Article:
These fish are slow to react and very wary of any unnatural movement or noise. They often are boat shy so let out more line when trolling (100 to 300 feet). Their diet consists primarily of small fish so spoons are a natural when it come to fishing for them. Browns show a definite preference toward natural fish-finish spoons such as Rainbow Trout and Brown Trout. Other popular finishes include Brass/Gold Prism-Lite®, Chartreuse/Silver Prism-Lite®, Brass/Fire Stripe and Brass Bikini. Four excellent spoons to use are the Alpena Diamond, Super Duper®, Krocodile® and Flutter Spoon.

These fish and their cousins, landlocked steelhead and Kamloops, normally are fast-moving and are found scattered at different depths in lakes and reservoirs. They will concentrate where food and/or oxygen sources are located and frequently can be found feeding near the surface during low light periods. Metal finishes such as Chrome/blue, Chrome/Fire or Chrome/Green in either hammered or plain and painted finishes such as Chartreuse/Fire Dot, Rainbow Trout, Brown Trout, Frog and Blue or Green often produce strikes. Genuine Silver Plate is a finish which has proved irresistible to rainbow, steelhead and Kamloops. Additionally, the Prism-Lite® finishes of red, gold or green in combination with Nickel or Brass and the Prism-Lite® painted finishes are excellent choices. These fish strike at medium to fast trolling speeds with spoons such as the Krocodile®, Loco®, Canadian Wonder®, Super Duper® and Flutter Spoon solid bets for success.


In large fresh water lakes and reservoirs time of day isn’t nearly as critical as locating the preferred temperature level for the fish species you are seeking and the thermocline. Lakes stratify into three separate layers with the onset of warm weather and generally stay that way until fall. The middle layer of water, where there is a large concentration of dissolved oxygen, baitfish and therefore predator fish is called the thermocline and can generally be found from 10 to 80 feet down. This is not only an oxygen-saturated layer, but a temperature layer as well and fish relate to it as both a comfort zone and a zone where their body metabolism functions efficiently.

The peak feeding and optimum temperature for coho and Chinook salmon is 55° with an active range of 44° to 58°. For lake trout, peak feeding and optimum temperature is 50° with activity from 43° to 53°. For steelhead trout, optimum temperature is between 50° and 55° with activity from 40° to 75°. Brown and rainbow trout have an optimum temperature preference between 55° and 60° with activity from 44° to 75°. Striped bass exhibit a range of temperature preference from 60° to 78° with the optimum temperature between 70° and 72°.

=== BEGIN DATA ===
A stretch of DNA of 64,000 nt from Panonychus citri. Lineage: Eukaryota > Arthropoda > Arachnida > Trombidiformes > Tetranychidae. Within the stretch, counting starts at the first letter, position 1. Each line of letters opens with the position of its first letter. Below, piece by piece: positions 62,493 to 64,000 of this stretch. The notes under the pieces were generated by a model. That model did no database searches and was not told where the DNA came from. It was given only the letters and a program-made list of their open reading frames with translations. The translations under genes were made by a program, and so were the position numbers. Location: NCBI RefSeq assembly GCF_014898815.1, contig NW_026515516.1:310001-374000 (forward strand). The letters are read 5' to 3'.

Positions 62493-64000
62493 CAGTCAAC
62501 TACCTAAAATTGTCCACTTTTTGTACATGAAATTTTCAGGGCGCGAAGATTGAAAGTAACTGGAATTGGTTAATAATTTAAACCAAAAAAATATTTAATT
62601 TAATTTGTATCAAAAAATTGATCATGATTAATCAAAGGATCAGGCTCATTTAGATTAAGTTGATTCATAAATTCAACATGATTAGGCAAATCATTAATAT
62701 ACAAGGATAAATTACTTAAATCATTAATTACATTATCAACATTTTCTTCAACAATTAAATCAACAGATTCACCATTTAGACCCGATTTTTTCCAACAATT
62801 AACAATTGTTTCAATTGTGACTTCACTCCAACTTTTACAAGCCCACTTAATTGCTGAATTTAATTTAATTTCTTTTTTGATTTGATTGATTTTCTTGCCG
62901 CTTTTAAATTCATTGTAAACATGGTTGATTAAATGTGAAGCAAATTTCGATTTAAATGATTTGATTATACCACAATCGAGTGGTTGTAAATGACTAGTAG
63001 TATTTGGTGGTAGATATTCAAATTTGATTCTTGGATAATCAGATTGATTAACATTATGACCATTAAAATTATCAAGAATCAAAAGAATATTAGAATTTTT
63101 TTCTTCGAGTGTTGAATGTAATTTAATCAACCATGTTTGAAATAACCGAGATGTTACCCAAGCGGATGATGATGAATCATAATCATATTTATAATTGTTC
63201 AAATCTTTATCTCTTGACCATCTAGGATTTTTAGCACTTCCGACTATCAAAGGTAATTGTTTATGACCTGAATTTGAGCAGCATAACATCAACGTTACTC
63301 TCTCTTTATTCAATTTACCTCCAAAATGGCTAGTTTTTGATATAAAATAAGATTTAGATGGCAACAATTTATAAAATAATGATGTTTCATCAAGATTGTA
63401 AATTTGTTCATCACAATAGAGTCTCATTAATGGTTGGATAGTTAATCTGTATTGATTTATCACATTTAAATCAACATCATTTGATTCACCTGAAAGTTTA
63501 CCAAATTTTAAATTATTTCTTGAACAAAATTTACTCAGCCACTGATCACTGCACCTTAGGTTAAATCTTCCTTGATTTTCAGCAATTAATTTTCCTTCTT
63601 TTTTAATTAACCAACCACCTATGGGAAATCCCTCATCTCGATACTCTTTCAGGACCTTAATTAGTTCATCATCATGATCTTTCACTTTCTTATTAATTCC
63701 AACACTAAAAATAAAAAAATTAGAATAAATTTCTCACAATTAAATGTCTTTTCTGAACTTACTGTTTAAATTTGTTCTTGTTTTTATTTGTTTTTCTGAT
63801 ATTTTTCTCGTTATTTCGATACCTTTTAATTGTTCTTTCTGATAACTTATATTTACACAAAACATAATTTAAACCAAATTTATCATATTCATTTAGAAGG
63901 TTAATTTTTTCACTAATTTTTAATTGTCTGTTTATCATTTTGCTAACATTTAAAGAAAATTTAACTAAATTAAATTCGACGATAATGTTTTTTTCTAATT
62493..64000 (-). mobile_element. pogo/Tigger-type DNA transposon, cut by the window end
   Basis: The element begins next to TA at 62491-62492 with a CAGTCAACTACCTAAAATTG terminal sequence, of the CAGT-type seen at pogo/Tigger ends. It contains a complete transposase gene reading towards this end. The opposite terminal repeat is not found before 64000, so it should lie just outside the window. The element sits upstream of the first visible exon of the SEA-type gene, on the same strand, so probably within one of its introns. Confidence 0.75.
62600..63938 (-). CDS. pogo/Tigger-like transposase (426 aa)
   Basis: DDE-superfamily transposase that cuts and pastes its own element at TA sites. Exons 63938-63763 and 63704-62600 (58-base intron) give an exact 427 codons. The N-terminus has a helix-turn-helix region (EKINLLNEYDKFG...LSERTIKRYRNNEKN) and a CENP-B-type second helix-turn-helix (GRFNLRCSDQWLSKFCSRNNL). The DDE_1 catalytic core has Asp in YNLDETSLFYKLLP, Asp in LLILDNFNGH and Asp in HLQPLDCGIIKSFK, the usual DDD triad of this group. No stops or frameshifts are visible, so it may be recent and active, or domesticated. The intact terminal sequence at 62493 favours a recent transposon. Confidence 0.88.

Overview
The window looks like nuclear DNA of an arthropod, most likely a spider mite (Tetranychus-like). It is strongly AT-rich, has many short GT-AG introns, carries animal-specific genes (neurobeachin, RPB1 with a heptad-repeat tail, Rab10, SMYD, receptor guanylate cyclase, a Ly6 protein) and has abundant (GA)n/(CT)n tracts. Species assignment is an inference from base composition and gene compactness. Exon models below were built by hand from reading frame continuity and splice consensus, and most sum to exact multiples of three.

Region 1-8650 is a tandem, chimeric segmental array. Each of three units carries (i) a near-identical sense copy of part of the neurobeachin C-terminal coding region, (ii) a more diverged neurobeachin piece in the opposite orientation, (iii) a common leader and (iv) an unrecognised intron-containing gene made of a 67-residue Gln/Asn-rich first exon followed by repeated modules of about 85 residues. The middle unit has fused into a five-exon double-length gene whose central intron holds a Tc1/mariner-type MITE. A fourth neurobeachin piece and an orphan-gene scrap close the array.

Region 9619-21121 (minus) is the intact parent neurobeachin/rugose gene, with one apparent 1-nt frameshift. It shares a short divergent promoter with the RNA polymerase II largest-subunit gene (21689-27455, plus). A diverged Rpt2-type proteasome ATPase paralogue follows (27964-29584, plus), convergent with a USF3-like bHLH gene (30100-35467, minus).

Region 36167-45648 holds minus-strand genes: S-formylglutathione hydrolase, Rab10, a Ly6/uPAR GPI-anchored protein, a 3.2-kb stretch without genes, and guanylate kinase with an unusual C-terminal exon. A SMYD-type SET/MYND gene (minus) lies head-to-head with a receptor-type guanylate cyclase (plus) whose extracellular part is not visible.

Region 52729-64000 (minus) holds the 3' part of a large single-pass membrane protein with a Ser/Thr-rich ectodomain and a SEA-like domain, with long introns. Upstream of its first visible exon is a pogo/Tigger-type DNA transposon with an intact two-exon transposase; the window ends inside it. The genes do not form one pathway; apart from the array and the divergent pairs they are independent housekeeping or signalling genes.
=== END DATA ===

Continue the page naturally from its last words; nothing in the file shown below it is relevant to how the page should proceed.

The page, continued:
Fish rarely venture out of these preferred temperature zones, except to catch a meal and then will return quickly. One thing to remember when fishing temperature layers such as the thermocline is that it can change from day to day because of wind and/or wave action and you’ll have to locate it each time out.


Fish definitely see color and/or shades of color and can be very fussy about it. One of the big advantages of trolling with spoons is the wide variety of specialized finishes available . . . there’s a color to fit every angling situation.

The ultimate in metal finishes, Genuine Silver Plate, is available on the Flutter Spoon and Diamond King. This finish produces a highly reflective shine not achievable with nickel or chrome plating . . . it simply reflects a much higher percentage of light, like a baitfish, under a variety of different light conditions and at different depths.

The natural, iridescent look of baitfish scales has been captured on the FlutterSpoon and Loco®. This finish has proved extremely productive at all depths.

Both the Flutter Spoon and the Loco® are available in a Glo/Fluorescent Green Stripe finish which is particularly effective in deep water.

The Krocodile® and Diamond King now are available in special Hot Tail finishes including Crystal/Hot Tail Pearl/Green/Chartreuse, “Hot Tail Nickel/Fire, Hot Tail Brass/Fire, Crystal Hot Tail/Chartreuse/Fire, Hot Tail Silver/Fire and Hot Tail Gold/Fire. These finishes focus strikes to the rear of the lure, where open hooks ensure more and better hook-ups.

A spoon should wobble from side-to-side and will produce its best all-around, fish-catching action when trolled at speeds between the slowest that produces a wobble and the fastest darting action that does not cause the lure to revolve or spin. For fast trolling try the Tom Mack®. Medium speed trolling spoons include the Diamond King and Rattlesnake. For general trolling at all speeds, the Flutter Spoon, Krocodile®, Loco®, Super Duper® and Alpena Diamond are excellent choices.